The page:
from the bookshelf of
Barbara Jean Hicks
I remember a minister friend once asking me what I wanted out of life. I answered without hesitation. “I want to be a co-creator with God of something beautiful.” I didn’t make the connection at the time, but several years earlier I had read The Artist’s Way: A Spiritual Path to Higher Creativity by Julia Cameron (Putnam 1992), in which the creative process is described as “forging a creative alliance, artist-to-artist, with the Great Creator.”
“People frequently believe the creative life is grounded in fantasy. The more difficult truth is that creativity is grounded in reality, in the particular, the focused, the well observed or specifically imagined...
“Art lies in the moment of encounter: we meet our truth and we meet ourselves; we meet ourselves and we meet our self-expression. We become original because we become something specific: an origin from which work flows.
“As we gain—or regain—our creative identity, we lose the false self we were sustaining. The loss of this false self can feel traumatic: ‘I don’t know who I am anymore. I don’t recognize me.’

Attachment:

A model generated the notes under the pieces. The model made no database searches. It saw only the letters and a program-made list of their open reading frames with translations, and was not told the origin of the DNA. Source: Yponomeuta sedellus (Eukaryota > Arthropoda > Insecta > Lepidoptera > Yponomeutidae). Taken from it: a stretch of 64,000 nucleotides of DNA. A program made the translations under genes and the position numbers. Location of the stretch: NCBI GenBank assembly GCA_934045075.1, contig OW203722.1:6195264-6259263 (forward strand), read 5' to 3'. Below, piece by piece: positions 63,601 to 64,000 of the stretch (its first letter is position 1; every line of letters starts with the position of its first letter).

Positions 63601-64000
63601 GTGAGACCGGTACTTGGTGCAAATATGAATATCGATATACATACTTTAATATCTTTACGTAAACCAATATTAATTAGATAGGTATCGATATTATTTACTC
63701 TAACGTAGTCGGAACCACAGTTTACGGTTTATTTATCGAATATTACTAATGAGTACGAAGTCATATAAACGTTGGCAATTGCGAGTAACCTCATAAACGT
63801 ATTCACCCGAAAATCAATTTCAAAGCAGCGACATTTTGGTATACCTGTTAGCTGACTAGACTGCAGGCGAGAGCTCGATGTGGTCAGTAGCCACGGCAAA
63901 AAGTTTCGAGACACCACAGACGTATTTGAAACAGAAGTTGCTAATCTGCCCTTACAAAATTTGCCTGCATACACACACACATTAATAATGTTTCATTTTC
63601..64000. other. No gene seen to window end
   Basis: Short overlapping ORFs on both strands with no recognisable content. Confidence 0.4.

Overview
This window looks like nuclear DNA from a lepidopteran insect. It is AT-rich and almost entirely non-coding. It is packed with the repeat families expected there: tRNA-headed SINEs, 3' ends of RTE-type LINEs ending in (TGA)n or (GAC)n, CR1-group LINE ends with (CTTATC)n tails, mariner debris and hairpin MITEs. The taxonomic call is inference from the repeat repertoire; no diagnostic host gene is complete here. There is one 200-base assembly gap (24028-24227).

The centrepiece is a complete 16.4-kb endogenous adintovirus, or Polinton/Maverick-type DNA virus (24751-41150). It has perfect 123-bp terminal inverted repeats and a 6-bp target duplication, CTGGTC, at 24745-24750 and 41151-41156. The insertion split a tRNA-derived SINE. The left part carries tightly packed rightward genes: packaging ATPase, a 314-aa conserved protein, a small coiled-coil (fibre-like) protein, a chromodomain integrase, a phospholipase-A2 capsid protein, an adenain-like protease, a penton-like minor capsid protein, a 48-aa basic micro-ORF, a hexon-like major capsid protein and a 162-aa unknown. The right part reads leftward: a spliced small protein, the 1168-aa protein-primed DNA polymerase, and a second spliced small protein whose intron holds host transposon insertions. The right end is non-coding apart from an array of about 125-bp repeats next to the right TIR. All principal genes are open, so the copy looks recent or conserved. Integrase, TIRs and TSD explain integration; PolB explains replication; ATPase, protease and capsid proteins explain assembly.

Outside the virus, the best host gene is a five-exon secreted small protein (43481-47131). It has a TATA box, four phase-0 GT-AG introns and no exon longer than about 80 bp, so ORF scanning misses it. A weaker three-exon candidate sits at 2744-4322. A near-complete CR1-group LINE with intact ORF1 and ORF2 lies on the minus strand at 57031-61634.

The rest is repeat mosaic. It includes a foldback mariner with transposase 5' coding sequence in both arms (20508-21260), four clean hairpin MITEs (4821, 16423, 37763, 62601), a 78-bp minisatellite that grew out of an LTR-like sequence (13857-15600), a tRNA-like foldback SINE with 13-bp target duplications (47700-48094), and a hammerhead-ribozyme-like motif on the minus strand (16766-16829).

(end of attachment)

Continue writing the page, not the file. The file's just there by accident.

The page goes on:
“Remember that the more you feel yourself to be terra incognita, the more certain you can be that the recovery process is working. You are your own promised land, your own new frontier…”
TO THINK ABOUT:
1) The concepts in Cameron’s book are powerful. If your creative batteries need recharging, now may be the time to read or re-read it—actively, including doing Morning Pages and keeping Artist’s Dates with yourself.
2) The book is also conducive to group reading. Talk to your critique group or another group of creative friends about going through the exercises together.
3) Have you read The Artist's Way? Did you use it as a workbook, doing the exercises? Did you do it alone or with a group? What was your experience--positive, negative, neutral? Share with us!